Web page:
MANATEE — The federal government punched a $1.25 billion ticket Thursday for high-speed rail in Florida, but Manatee County likely won’t be getting on board anytime soon.
The stimulus award that President Barack Obama and Vice President Joe Biden announced will go toward building an 85-mile line between Tampa and Orlando. While passengers could be riding those rails as early as 2014, Manatee might not see any passenger trains for at least another quarter-century, local officials said.
But the delay is not surprising, they quickly added, and shouldn’t diminish the importance of Thursday’s announcement.
“This is just a first step, but it’s a significant step,” said Michael Howe, executive director of the Sarasota/Manatee Metropolitan Planning Organization.
Although the $1.25 billion was less than half of the $2.6 billion the state sought, it will “jump-start” the development of a modern high-speed rail system, he said.
The Tampa-Orlando line, which would be built mostly in the Interstate 4 median, would be the first leg of a system connecting those cities with Miami at a top speed of nearly 170 mph. About 16 daily round-trips between Tampa and Orlando are projected, with one-way fares ranging from $10 to $25.
Stuart Rogel, president and chief executive of the Tampa Bay Partnership business group, called the announcement “monumental” for the area and “a turning point” in the nation’s transportation policy.
The partnership was instrumental in the creation of the Tampa Bay Area Regional Transportation Authority, which developed a master transportation plan for the seven-county region.
That plan doesn’t foresee any passenger-rail service in Manatee until at least 2035, and possibly not for another 15 years after that, however.
Under the plan’s “mid-term” outlook, some 116 miles of passenger rail lines would be crisscrossing Hillsborough, Pasco and Pinellas counties in 2035. Not until the “long-term” scenario, set in the year 2050, does rail appear in Manatee — in the form of a Bradenton-Tampa line along the U.S. 41 corridor and a commuter rail line linking Bradenton and Sarasota.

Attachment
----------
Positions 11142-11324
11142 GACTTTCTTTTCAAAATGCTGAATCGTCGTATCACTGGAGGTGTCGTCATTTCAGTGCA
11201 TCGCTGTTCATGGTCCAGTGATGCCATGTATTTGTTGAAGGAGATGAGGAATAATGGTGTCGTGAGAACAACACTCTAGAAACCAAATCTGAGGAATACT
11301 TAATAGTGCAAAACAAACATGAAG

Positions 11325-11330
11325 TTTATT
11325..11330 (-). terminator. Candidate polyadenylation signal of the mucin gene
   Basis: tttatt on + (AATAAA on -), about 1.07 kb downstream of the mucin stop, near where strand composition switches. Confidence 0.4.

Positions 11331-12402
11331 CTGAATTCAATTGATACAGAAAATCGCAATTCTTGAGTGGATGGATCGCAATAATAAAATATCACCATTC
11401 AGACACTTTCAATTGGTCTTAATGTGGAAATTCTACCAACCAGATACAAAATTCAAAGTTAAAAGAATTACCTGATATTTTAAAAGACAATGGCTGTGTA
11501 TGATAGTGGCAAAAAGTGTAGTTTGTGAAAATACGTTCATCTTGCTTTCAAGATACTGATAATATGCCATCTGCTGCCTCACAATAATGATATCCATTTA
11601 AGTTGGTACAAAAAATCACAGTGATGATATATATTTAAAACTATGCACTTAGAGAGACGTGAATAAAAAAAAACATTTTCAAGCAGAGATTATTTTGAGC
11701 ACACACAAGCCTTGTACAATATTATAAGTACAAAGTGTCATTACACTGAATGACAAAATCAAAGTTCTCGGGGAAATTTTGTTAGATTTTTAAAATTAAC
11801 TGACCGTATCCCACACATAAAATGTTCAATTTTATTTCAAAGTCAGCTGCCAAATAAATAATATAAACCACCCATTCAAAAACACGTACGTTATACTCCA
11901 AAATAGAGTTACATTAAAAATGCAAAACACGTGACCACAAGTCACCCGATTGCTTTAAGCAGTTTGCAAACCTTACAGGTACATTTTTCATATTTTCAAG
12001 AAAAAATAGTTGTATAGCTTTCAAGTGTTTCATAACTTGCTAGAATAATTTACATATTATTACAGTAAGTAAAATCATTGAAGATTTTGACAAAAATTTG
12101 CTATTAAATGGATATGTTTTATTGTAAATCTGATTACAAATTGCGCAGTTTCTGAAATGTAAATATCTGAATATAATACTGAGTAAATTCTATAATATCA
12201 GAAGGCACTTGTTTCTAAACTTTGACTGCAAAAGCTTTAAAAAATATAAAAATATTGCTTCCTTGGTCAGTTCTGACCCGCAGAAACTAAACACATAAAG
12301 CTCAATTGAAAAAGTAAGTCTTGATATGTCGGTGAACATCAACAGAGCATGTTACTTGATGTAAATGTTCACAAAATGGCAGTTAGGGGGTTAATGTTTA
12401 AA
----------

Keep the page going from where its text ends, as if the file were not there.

The MPO’s long-range plan, which goes out to 2030, also doesn’t include any rail.
The area will have to wait longer for rail service, Howe said, because it’s a smaller market than Tampa, Orlando and Miami. High-speed rail, like the interstate highway system, is constructed incrementally. Once the major routes are built, then feeder lines — such as from Manatee/Sarasota — will be more feasible.
“We then can get serious about building the spokes off the main line between Tampa and Orlando,” Howe said. “It’s going to take a while.”
Amtrak came to the same conclusion in 2002, when it studied a potential high-speed rail line along Interstate 75 between Tampa and Naples. The study said the Tampa-Venice segment should be built first, but only after there was “robust” high-speed rail service connecting Tampa, Orlando and Miami, according to Herald archives.
Florida was among 31 states to share in the $8 billion in stimulus rail money awarded Thursday.
Other big winners:
n California: $2.3 billion to begin work on an 800-mile-long, high-speed rail line tying Sacramento and the San Francisco Bay area to Los Angeles and San Diego.
n Illinois-Missouri: $1.1 billion to improve a rail line between Chicago and St. Louis so that trains can travel up to 110 mph.
n Wisconsin: $810 million to upgrade and refurbish train stations and install safety equipment on the Madison-to-Milwaukee leg of a line that stretches from Minneapolis to Chicago.
n Washington-Oregon: $590 million to upgrade a rail line from Seattle to Portland, Ore.
n North Carolina: $520 million for projects that will increase top speeds to 90 mph on trains between Raleigh and Charlotte, and double the number of round trips.
Duane Marsteller, transportation/growth and development reporter, can be reached at 745-7080, ext. 2630.